Sound wasn’t meant to stand still.
Neither, it seems, is Steve Remote, which may explain his love affair with the audible force that rushes through the air at 1,126 feet per second.
And while the mobile production fleet that he’s created may not look supersonic, it’s adeptly kept Remote in the race – for decades on end.
Based out of Queens, Remote and his dedicated team of engineers have built up nothing less than a national resource for audio: Aura-Sonic, which was founded in 1977 and today stands as the oldest operating, single-owner mobile recording company in the USA. The shows and sheds captured since then are countless, including Aerosmith, Bruce Springsteen, Coldplay, Dave Brubeck, Frank Zappa, Green Day, Herbie Hancock, Interpol, James Brown, Lenny Kravitz, My Morning Jacket, Neville Brothers, Queens of the Stone Age, Radiohead, Talking Heads, UB40, Van Dyke Parks, Wilco, XTC, and Yo Yo Ma, just for starters.
And there’s no sign of slowing down, especially with the summer music season now in high gear. With voyages to the Newport Folk Festival and Newport Jazz Festival right around the corner, and a solid schedule of live recordings at venues nationwide on the books, Aura-Sonic has its work cut out for them. Which is exactly the way Remote likes it.
“Designing and fabricating a killer truck and doing a great job is what motivates me,” Steve Remote says. “Imagine having a hobby that turned out to be your gig. Even if I have a slow month, it doesn’t matter: I have plenty of things to do.”
Constructing A Flexible Fleet
How do you achieve such high mileage in the ultra-competitive, and incredibly labor-intensive, sector that is mobile audio?
It would be easy to chalk it up to a road warrior mentality, but there’s a lot more to it than that. In Steve Remote’s case, his palpable passion has many energy sources: a deep love for live music, a curious mind bent on invention, and a technical mastery of his craft. If he can dream it, he really can do it, provided he’s got the time and resources at hand.
The proof is experiencing Remote in the Aura-Sonic field shop, an intriguing HQ where military-spec organization and a creative vibe magically coincide — step inside, and you’re face-to-face with his rolling creations.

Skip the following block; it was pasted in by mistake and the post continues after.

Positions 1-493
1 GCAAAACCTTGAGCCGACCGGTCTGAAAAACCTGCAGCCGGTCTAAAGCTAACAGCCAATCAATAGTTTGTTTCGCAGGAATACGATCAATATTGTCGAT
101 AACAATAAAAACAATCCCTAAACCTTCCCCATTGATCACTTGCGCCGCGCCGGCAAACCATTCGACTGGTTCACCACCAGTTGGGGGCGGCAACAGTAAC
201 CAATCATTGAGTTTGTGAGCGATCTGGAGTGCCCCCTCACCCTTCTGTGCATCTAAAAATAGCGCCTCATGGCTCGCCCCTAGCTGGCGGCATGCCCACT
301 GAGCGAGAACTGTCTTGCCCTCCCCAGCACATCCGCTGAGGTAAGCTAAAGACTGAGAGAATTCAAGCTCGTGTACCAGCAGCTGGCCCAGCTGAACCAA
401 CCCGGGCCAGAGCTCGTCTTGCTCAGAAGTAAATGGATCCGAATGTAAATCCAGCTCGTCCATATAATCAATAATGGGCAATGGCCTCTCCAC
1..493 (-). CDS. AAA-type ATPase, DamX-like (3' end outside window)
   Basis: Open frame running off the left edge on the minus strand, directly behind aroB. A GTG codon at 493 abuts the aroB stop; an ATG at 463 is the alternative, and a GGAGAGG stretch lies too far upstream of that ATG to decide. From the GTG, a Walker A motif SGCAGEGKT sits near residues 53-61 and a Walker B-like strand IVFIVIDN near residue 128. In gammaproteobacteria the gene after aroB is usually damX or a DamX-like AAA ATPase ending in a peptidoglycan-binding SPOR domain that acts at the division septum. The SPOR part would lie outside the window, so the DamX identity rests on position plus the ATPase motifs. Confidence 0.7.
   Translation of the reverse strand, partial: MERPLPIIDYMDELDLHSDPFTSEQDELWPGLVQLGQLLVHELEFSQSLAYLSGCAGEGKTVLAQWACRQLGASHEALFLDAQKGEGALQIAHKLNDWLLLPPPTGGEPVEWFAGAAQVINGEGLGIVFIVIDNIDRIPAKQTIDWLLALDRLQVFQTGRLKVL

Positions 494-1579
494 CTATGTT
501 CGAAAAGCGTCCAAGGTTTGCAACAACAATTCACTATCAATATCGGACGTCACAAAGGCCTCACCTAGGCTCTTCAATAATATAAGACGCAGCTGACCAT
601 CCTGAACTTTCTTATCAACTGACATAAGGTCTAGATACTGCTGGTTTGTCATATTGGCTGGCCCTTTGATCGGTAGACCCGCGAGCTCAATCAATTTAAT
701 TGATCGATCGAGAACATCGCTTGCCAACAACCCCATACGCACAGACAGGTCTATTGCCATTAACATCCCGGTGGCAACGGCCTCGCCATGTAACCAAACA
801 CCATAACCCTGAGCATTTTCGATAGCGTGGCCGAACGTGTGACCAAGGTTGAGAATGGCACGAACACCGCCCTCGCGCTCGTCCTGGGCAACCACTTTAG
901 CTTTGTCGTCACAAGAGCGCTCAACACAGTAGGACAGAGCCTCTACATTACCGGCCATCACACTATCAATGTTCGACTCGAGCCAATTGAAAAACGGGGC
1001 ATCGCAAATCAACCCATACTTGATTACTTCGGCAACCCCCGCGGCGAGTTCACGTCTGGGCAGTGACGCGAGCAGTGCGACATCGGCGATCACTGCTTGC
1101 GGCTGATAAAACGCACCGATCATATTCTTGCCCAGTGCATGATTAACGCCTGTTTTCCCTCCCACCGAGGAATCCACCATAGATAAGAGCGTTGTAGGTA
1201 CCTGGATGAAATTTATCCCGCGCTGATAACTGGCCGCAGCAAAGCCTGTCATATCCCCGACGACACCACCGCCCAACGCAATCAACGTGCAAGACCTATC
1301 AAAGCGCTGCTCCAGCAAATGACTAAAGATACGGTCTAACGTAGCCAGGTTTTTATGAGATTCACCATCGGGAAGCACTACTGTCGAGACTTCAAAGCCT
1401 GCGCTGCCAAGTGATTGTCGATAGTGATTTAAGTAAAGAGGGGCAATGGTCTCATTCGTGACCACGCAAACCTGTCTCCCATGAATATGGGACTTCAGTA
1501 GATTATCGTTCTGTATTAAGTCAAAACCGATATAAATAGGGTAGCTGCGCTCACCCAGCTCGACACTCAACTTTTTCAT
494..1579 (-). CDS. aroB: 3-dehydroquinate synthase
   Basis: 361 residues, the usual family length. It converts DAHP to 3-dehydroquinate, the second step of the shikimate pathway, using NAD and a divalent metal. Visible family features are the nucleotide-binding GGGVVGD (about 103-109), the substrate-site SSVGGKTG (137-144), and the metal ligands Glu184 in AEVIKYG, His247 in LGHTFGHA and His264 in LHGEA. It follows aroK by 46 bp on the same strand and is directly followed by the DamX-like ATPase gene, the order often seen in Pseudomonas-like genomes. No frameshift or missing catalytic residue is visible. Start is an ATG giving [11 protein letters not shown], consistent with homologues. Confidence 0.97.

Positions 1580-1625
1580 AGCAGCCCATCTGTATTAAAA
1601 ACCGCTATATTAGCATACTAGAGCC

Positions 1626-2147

First you’ll find The Bread Mobile, a GMC/Grumman Kurbmaster Stepvan (Exterior: 25.5′ L x 11.5′ H x 96″ W) that espouses Remote’s “Open Architecture” philosophy of full flexibility, allowing it to be customized for everything from VO/ADR sessions to a full 56-input mobile recording studio.
Parked alongside this venerable vehicle is Cosmo, a 36-foot long Hino 268A rig (Exterior: 36.0′ L x 11.5′ H x 102″ W) originally owned by Creedence Clearwater Revival’s Doug “Cosmo” Clifford and Stu Cook, and then owned and operated by Phil Edwards Recording. Aura-Sonic is currently in the process of converting it over to the Open Architecture design, and it’s set to debut in the first quarter of 2014.
The next level is Elroy, a 33,000-lb Mercedes expando truck (Exterior Expando Dimensions: 22.0′ L x 11.5′ H x 14.0′ W) where the Open Architecture Platform is maximized, to say the least. Designed with extreme input/output capabilities, Elroy can do far more than just location sound – it’s a rolling recording studio where virtually all things audio/video are possible: It can serve as a broadcast control room, music mix suite, post production/editing suite, video assist, ADR/VO, live studio space, machine room, rehearsal space, high-tech green room, demonstration show room…plus anything else that Aura-Sonic’s clients can think of.
And there’s nothing Steve Remote seems to like more than a new idea.
All of Aura Sonic’s mobile environments can be a strong complement not just to a live concert but also to promotional content and events for a brand. In one example, Aura-Sonic captured several adventurous on-location live music videos for the Converse “Ready, Set Get Lost” series with The Bread Mobile.